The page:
Faculty Advisor

Rong, Yiming


Chip-breakage control is a crucial factor in all automated manufacturing processes. General Electric, a leader in the aircraft engine industry, currently experiences a significant chip control problem with their specially developed titanium alloy, Ti-17, which is used in blisk production for many military applications. The objective of this project was to determine if machining parameters and tool selection could be optimized to reduce Ti-17 chip length to a controllable size for GEAE production efficiency. Shop tests using a numerically controlled (NC) lathe were executed by varying the insert style and the critical machining parameters. The test results yielded several improved chip samples and provide some guidelines for machining process design.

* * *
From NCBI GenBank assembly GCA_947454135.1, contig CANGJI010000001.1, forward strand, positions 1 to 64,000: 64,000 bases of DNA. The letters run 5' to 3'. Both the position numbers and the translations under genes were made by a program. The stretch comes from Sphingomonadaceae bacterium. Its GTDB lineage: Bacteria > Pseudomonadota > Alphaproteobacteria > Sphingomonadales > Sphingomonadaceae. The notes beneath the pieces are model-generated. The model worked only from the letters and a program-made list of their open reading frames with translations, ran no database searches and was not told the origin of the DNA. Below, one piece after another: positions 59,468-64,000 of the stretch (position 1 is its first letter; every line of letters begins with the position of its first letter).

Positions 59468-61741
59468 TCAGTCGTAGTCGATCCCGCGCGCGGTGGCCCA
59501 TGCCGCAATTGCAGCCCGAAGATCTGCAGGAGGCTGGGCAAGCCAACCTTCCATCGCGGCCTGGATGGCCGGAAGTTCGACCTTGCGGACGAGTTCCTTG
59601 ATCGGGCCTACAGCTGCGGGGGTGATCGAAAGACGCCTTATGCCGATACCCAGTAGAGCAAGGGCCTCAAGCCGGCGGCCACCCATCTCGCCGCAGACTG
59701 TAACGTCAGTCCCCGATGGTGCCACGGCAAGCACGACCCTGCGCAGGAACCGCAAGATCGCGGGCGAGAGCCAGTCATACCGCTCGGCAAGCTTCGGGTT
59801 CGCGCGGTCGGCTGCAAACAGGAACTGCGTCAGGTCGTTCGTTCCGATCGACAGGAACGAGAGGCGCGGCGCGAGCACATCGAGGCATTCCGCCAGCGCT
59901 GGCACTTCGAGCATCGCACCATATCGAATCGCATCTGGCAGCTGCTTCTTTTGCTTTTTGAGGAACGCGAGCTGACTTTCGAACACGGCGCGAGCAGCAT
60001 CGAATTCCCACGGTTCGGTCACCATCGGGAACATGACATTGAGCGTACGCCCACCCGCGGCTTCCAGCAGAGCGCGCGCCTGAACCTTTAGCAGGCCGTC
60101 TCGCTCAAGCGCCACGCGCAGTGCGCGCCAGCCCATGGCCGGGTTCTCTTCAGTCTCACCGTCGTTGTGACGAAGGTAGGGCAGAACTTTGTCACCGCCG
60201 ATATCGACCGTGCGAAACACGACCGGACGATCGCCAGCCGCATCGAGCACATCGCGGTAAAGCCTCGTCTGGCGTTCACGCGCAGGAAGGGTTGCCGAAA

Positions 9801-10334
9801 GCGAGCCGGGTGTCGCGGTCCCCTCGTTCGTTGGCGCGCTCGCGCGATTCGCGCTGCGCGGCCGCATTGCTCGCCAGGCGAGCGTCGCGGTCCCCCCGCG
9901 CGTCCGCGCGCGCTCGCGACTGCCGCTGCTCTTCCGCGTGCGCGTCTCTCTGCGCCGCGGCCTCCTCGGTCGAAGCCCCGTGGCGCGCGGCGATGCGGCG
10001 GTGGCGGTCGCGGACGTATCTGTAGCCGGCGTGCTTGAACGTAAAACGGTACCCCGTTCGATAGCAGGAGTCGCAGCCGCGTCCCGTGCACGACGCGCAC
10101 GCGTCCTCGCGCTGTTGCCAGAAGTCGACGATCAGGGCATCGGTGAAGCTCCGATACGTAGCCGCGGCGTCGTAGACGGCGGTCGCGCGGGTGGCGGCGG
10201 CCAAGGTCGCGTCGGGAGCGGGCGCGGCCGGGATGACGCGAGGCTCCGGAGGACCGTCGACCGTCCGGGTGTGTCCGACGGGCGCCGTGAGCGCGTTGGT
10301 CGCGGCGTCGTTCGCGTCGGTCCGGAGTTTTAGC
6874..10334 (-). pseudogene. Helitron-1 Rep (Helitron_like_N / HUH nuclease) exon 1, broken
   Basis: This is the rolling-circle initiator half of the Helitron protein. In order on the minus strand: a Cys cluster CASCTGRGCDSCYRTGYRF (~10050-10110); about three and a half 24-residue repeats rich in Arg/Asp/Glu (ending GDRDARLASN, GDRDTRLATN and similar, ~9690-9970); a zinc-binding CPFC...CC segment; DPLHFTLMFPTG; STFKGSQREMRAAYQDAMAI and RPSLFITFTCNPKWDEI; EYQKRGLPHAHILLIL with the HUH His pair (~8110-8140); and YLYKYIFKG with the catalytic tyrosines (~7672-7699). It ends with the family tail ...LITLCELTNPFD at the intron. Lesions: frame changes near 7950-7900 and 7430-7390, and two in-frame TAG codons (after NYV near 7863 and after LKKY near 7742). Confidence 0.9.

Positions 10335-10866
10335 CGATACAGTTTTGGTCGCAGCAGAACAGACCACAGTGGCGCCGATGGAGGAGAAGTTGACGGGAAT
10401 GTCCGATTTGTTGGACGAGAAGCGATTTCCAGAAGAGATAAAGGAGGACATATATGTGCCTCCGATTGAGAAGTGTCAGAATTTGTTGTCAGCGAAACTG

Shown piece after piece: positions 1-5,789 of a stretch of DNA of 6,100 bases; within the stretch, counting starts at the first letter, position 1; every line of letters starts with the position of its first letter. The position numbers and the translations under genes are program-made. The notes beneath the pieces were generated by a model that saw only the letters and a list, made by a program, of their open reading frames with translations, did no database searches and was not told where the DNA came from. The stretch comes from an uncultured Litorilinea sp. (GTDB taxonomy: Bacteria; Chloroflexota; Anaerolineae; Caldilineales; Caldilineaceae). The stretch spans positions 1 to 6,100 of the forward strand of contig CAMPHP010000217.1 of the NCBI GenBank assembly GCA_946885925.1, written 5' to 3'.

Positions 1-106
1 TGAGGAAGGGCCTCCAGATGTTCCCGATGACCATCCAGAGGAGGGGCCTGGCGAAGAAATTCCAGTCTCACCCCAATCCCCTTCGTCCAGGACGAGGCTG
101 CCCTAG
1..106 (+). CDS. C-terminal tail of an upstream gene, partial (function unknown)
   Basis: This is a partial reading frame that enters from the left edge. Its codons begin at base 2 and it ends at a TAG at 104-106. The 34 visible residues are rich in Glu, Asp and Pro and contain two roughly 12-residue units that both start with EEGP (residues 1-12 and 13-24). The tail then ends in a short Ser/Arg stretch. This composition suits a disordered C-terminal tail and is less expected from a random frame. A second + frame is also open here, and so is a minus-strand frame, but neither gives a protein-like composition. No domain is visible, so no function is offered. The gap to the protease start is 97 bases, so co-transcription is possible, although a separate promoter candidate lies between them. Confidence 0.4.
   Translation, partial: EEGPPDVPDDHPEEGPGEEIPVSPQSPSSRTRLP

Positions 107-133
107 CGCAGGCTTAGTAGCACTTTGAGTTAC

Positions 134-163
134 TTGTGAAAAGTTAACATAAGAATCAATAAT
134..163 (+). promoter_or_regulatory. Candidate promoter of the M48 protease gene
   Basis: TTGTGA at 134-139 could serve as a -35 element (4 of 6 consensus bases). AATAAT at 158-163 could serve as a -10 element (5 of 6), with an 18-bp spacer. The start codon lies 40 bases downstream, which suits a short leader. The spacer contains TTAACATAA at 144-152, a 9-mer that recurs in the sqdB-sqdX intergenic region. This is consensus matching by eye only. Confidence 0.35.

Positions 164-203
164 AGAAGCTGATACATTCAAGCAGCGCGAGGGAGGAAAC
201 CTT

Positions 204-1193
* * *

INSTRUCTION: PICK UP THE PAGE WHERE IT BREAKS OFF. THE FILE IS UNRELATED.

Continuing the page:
Worcester Polytechnic Institute

Date Accepted

January 2003


Mechanical Engineering

Project Type

Major Qualifying Project


Restricted-WPI community only

Advisor Department

Mechanical Engineering